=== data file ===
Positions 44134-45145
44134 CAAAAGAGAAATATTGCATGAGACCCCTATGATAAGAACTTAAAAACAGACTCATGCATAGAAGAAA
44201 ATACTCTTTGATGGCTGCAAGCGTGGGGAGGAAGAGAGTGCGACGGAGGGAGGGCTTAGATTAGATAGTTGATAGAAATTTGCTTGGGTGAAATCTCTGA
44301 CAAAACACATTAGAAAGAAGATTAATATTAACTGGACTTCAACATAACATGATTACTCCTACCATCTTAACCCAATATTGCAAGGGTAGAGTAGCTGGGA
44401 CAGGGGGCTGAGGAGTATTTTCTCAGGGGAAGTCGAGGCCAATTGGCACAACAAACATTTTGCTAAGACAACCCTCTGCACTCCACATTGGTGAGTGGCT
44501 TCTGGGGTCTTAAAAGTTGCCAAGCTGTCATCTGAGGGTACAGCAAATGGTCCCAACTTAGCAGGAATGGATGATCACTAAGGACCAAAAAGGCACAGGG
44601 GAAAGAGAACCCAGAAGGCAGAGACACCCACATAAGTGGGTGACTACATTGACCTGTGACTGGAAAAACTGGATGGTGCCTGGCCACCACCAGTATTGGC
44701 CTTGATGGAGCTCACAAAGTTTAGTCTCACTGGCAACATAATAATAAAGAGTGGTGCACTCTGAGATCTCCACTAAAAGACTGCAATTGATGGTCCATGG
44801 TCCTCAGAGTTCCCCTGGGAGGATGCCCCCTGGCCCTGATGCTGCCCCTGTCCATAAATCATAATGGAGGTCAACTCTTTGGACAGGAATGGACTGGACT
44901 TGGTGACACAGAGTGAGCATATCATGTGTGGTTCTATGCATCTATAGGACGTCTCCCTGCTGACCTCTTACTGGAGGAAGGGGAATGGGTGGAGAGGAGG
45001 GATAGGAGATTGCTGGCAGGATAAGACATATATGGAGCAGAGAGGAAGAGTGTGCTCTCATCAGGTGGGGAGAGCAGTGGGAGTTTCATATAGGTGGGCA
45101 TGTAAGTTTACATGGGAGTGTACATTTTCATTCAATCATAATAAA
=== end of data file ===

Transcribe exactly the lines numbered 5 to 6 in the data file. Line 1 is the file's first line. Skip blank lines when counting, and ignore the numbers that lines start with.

44401 CAGGGGGCTGAGGAGTATTTTCTCAGGGGAAGTCGAGGCCAATTGGCACAACAAACATTTTGCTAAGACAACCCTCTGCACTCCACATTGGTGAGTGGCT
44501 TCTGGGGTCTTAAAAGTTGCCAAGCTGTCATCTGAGGGTACAGCAAATGGTCCCAACTTAGCAGGAATGGATGATCACTAAGGACCAAAAAGGCACAGGG